With the Kellogg Foundation seed grant to fund the DPI program planning process, the principal investigator and the President of Delta State University organized a biracial 22-member Regional Advisory Council comprised of stakeholders from the private and public sectors interested in developing local communities throughout the Mississippi Delta region. DPI organized local committees and formed temporary task forces that generated ideas, set goals, and gave responsibility to participants to implement their action projects. Radio, television, newspapers, and other print media, e.g., posters displayed in post offices and faith-based organizations, broadcast invitations to residents to attend orientation meetings. "In 1994, more than 750 Delta residents in 13 communities participated in orientation sessions," (Robinson & Meikle, 2007, p. 3). Participants completed a simple form indicating the strengths of their communities and their desire to establish projects to improve local communities. The investigators used the ensuing data to set priorities for the full proposal submitted to the Kellogg Foundation in 1995. As Chavez suggests, the investigators sought to "include the efforts and 'voices' of all citizens in our understanding of community and development initiatives" (2005, p. 333).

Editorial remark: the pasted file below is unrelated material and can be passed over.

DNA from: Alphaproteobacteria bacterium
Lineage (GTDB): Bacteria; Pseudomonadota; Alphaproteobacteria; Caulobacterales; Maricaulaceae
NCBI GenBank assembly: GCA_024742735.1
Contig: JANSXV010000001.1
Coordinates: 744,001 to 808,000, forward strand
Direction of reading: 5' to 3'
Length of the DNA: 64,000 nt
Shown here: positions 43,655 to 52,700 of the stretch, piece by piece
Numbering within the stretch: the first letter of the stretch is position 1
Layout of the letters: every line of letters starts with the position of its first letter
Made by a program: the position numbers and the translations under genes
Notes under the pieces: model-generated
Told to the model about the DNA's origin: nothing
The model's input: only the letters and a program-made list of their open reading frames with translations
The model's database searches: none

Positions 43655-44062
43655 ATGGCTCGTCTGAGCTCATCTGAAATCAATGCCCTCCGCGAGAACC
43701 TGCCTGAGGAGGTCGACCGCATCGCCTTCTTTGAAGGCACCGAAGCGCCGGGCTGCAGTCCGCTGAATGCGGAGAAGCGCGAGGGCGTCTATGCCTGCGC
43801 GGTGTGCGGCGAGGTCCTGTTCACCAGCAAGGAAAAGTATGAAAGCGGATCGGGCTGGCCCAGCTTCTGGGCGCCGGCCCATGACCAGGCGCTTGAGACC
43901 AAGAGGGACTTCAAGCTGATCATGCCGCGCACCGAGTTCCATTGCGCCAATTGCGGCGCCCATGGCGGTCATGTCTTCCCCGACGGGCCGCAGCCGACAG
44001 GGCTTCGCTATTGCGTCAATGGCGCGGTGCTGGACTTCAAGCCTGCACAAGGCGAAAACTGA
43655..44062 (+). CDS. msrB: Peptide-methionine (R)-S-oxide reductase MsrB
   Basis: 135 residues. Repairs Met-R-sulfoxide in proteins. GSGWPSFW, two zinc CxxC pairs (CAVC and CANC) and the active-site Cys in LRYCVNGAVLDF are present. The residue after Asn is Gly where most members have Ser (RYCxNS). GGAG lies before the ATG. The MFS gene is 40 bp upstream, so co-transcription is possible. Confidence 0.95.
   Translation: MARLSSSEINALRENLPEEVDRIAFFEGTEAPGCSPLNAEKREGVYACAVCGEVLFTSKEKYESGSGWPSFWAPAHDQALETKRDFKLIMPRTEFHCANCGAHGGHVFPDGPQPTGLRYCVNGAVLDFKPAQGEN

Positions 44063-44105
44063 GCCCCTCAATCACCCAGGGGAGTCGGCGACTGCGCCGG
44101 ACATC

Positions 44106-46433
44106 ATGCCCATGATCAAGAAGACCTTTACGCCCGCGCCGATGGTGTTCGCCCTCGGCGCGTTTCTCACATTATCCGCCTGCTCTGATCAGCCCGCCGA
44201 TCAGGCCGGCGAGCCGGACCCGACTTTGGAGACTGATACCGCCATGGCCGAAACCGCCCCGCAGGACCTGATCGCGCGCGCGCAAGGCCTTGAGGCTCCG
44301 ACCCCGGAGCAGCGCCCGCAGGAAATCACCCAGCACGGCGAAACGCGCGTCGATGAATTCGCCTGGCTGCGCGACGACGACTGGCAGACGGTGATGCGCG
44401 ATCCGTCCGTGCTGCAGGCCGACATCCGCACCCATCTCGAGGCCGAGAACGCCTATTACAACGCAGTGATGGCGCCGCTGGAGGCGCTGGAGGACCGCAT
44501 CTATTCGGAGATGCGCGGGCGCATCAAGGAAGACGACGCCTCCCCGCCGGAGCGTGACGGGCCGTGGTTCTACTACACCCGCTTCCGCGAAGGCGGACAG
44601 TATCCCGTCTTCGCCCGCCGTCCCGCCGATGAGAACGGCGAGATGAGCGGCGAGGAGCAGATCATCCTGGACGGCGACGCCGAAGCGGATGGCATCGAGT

As a second round of orientation meetings was held in each of the Delta communities, the principal investigator presented a simple outline for local organizations to use to prepare requests for funding improvement projects in their community. Community organizations used the proposal outline to develop written plans for improving local community projects. A strategic component of the proposals to improve community projects stipulated that local residents, not outsiders, decide what residents would do to improve their community. Community-based organizations submitted applications to the University Advisory Council for DPI appointed by the University President. Three proposals were approved.